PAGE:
by Joe Schwartz
Cloaked in Hawaiian T-shirts with tongues planted firmly in cheeks, leis around necks, cone-shaped party hats on scalps and noisemakers in mouths, members of the progressive Together N.C. coalition threw a send-off party to North Carolina on Wednesday morning on the Halifax Mall, bidding adieu to the state’s ability to thrive, they said.
“We’re here to say what makes this state great is ask risk,” said Louisa Warren, co-coordinator of Together N.C. and a policy advocate at the N.C. Justice Center.
The group handed out “pink slips” and offered cake and lemonade.
Rep. Earline Parmon, D-Forsyth, stopped by to sign an oversized greeting card that read, “We’ll miss the good times, N.C.”
“Farewell to progress in public education, health care and justice,” she wrote. “The penny that would have kept us going in the right direction is in the corner, leaving thousands of North Carolina’s citizens hurting.’
Others wrote about how they will miss pre-K education and “progress for workers and services for working families,”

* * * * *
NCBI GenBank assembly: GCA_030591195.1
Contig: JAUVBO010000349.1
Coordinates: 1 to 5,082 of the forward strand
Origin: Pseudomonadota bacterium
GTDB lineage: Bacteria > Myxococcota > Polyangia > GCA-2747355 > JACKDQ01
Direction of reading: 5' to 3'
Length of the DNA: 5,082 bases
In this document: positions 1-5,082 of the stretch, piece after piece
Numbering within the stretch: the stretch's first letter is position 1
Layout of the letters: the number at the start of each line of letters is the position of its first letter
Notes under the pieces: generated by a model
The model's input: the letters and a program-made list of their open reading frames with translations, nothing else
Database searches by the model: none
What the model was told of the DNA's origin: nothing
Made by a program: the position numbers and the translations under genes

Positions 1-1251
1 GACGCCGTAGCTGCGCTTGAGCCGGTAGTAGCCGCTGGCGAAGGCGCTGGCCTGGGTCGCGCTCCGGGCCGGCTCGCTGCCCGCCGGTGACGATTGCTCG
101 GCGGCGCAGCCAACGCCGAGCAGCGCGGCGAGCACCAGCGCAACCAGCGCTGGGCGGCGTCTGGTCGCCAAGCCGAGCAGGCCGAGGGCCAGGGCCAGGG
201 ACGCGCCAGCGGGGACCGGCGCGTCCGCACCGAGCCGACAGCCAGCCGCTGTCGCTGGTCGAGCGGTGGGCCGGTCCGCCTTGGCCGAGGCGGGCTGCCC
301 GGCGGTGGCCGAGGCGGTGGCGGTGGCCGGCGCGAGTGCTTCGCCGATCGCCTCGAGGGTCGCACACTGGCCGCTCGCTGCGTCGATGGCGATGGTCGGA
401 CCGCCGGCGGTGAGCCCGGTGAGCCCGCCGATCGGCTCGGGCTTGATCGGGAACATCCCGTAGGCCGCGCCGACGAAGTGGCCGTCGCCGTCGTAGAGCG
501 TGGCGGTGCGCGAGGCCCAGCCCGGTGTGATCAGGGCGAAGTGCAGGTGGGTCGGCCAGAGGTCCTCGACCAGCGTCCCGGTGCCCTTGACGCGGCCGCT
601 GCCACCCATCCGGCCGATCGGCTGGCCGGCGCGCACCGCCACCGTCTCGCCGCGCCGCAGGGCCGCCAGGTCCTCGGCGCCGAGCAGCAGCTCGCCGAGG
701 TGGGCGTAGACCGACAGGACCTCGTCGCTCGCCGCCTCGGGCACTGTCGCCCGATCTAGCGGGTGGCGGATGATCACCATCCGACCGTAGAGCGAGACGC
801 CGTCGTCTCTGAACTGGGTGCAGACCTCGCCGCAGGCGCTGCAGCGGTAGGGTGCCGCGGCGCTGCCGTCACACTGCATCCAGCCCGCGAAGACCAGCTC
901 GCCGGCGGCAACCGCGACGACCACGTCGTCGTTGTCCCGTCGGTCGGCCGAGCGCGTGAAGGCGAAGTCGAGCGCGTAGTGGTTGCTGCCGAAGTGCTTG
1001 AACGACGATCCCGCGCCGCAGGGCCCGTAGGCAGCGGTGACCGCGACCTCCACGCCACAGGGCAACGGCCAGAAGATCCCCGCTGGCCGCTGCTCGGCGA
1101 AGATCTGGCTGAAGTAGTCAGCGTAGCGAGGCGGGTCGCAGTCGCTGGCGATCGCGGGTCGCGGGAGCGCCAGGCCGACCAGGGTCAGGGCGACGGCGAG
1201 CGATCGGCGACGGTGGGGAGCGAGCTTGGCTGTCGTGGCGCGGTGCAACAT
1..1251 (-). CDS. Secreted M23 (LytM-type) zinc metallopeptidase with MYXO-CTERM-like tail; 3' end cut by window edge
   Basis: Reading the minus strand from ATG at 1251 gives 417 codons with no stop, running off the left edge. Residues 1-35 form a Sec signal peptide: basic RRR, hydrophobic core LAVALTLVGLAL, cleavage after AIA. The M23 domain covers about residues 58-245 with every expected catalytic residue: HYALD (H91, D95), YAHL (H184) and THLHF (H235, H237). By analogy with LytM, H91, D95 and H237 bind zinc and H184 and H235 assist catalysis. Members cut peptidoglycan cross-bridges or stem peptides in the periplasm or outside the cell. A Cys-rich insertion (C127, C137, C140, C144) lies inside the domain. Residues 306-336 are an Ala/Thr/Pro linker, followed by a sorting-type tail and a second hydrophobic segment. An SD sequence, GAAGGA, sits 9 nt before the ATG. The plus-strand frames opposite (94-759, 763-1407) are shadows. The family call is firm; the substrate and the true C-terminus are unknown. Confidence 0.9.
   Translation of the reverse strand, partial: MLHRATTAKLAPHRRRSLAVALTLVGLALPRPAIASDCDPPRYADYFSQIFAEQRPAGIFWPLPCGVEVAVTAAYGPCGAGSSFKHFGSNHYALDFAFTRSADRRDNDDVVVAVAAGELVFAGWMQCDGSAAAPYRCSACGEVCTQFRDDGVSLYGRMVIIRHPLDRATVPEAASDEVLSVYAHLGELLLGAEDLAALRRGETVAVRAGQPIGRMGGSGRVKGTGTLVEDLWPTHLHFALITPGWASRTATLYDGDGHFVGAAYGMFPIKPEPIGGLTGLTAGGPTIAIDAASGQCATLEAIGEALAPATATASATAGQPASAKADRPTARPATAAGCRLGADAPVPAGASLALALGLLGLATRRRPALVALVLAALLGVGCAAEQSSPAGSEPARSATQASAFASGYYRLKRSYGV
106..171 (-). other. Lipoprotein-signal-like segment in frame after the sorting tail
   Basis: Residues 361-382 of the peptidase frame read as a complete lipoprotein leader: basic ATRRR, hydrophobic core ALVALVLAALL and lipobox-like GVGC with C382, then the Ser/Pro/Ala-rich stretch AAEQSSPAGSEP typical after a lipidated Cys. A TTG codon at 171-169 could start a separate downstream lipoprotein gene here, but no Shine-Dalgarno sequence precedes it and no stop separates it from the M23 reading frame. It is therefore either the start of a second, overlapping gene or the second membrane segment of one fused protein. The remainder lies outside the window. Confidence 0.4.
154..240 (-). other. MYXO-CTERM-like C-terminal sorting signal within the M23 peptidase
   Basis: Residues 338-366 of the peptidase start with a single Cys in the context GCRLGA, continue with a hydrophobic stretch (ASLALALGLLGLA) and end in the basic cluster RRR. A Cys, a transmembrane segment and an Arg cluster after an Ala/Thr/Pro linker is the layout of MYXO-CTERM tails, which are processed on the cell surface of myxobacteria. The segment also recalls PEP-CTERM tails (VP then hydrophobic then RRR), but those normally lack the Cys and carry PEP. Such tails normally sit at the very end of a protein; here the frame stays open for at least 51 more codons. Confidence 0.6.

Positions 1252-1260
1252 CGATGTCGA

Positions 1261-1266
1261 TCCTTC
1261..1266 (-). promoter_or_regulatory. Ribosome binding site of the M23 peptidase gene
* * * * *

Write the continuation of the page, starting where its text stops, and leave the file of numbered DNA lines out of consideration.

The coalition also offered a new take on the state toast, jabbing at the lofty claims by adding in editorial commentary. For instance, “Here’s to the land where the galax grows, where the rhododendron’s rosette glows,” was supplemented with the line, “But now that the Air Toxics Program is gone, I wouldn’t go breathing that rhododendron air if I were you.”
Organizer Rob Thompson, a co-coordinator of Together NC and executive director of the Covenant with North Carolina's Children, said though “the deals have already been made” on this year’s budget, events such as Wednesday’s are important to show the public what can happen if they don’t stay vigilant.
“We’re abandoning our commitment to education to health care to public safety all in favor of ideology,” he said. “We thought it was appropriate when you are saying goodbye to anything to have a party.”
He’s hopeful that public outcry will mean the budget is “just a blip in an arc of longer progress,” but he warned that, “if it marks a trend, it’s going to do permanent damage that’s going to take decades to recover from.”
Cautioned Warren, “It’s really easy to shut something down and make it crumple. It’s harder to build it back up.”